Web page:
Laser Eye Surgery May Be Harmful to Long-Term Vision

A new report published in the New Zealand Herald is calling into question the long-term benefits of laser eye operations. According to the Herald, a new study has shown that patients who have undergone laser surgery for near-sightedness are susceptible to haze, glare and blurred vision when they reach their 60s and 70s.

One of the researchers, Otago University head of ophthalmology Anthony Molteno, told the Herald that the new findings may lead to substantial legal class actions in the future.

The typical laser procedure involves flattening the cornea to improve vision. However, the new findings have found that flattening the cornea can affect the movement of corneal cells, which may lead to adverse effects in the future.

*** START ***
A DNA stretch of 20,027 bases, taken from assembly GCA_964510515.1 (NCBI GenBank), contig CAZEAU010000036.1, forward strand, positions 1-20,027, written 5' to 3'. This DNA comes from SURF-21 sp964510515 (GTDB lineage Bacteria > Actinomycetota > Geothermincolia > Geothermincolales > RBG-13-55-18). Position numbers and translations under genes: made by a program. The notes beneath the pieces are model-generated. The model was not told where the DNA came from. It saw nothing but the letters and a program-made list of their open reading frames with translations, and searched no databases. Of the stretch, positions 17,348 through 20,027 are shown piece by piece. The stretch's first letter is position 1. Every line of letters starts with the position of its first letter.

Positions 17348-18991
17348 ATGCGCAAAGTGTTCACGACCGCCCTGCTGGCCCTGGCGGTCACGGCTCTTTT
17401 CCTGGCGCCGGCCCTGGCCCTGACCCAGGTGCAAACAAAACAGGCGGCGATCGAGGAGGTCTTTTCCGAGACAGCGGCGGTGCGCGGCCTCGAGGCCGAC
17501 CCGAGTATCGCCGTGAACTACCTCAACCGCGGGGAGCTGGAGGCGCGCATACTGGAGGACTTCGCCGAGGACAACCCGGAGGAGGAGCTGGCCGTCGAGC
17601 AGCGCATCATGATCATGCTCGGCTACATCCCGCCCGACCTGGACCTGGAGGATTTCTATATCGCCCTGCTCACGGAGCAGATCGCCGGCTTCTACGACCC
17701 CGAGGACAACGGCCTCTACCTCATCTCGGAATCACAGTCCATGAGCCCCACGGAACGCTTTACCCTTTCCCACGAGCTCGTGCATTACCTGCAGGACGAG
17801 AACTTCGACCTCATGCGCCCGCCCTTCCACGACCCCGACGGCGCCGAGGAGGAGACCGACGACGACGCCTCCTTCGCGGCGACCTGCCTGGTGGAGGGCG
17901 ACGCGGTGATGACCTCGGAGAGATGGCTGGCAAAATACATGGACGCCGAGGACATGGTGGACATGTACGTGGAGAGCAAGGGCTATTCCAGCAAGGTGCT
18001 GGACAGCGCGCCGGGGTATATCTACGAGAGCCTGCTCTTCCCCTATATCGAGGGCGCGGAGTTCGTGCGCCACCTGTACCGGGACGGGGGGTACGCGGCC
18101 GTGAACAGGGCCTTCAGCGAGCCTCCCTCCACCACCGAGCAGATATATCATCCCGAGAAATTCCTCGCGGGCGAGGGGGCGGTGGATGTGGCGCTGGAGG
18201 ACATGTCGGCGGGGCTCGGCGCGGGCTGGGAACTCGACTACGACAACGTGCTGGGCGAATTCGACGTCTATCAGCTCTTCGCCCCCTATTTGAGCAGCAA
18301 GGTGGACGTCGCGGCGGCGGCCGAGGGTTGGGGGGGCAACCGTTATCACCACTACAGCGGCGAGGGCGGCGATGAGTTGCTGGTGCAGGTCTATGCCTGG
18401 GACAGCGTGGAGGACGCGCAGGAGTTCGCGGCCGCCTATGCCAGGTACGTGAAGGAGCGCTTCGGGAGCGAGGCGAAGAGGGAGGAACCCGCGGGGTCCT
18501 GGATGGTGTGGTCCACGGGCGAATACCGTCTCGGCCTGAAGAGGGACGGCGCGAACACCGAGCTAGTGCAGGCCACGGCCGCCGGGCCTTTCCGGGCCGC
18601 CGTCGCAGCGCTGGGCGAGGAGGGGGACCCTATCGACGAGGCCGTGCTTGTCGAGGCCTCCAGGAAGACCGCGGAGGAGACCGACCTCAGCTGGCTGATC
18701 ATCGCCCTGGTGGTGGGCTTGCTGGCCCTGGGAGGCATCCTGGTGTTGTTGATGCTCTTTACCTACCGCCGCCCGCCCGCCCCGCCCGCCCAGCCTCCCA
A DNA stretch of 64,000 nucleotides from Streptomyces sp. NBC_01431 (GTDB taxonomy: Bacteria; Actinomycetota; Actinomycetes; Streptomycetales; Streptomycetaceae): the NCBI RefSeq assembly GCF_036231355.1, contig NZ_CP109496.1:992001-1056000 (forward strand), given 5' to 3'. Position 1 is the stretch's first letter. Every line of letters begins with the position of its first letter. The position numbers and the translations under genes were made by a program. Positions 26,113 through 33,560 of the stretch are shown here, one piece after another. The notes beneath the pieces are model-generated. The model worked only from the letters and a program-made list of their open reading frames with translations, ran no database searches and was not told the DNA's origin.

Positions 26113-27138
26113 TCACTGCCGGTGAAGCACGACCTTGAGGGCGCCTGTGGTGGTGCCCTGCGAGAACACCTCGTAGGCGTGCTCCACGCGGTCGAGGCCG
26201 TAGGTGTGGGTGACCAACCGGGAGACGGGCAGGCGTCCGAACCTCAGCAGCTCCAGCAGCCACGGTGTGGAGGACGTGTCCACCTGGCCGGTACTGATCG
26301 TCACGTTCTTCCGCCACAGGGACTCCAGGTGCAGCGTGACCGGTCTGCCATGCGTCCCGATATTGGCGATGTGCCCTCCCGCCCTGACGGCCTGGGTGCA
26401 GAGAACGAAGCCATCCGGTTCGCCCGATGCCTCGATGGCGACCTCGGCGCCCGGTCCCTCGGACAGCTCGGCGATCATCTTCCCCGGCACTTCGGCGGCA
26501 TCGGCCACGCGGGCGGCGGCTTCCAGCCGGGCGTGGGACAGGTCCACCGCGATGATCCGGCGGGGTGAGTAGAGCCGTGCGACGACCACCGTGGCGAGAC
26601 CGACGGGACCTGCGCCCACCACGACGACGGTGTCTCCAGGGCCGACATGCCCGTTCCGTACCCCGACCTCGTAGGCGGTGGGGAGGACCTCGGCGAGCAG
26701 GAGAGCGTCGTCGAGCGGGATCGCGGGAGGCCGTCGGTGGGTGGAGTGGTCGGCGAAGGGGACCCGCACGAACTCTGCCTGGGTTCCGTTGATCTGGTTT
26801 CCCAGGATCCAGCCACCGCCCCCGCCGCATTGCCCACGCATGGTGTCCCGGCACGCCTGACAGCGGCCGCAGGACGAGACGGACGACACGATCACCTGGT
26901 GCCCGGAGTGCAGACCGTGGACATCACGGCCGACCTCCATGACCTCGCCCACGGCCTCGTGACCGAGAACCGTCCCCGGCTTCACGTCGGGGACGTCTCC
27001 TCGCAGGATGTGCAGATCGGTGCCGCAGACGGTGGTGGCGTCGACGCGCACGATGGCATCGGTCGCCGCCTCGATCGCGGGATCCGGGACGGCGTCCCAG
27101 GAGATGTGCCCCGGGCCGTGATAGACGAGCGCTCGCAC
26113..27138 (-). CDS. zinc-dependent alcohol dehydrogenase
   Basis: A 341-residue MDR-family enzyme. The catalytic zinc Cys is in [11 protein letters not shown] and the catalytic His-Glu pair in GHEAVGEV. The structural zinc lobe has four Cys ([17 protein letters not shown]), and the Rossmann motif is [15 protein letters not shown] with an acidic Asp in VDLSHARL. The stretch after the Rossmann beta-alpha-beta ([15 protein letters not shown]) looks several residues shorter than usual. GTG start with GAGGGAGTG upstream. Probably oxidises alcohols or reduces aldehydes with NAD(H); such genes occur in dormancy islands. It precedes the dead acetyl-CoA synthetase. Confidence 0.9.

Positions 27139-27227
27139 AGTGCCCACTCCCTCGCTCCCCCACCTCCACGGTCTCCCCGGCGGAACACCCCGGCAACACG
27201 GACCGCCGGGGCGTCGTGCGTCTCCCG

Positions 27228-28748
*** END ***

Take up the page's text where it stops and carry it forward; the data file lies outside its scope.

“The question is, is this permanent, and is it going to increase in the normal manner with age?” Molteno told the Herald. “If so, a lot are going to have a hazy, soft, fuzzy view of society as they get older. This is a long-term effect, and we are following these people. If this turns out to be a major effect, I presume it will one day see a major class action suit.”

Either way, patients considering laser eye surgery will need to closely assess the risks associated with the procedure. The fear now is that patients opting for surgery to improve their eyesight today may be sacrificing their vision in their golden years.

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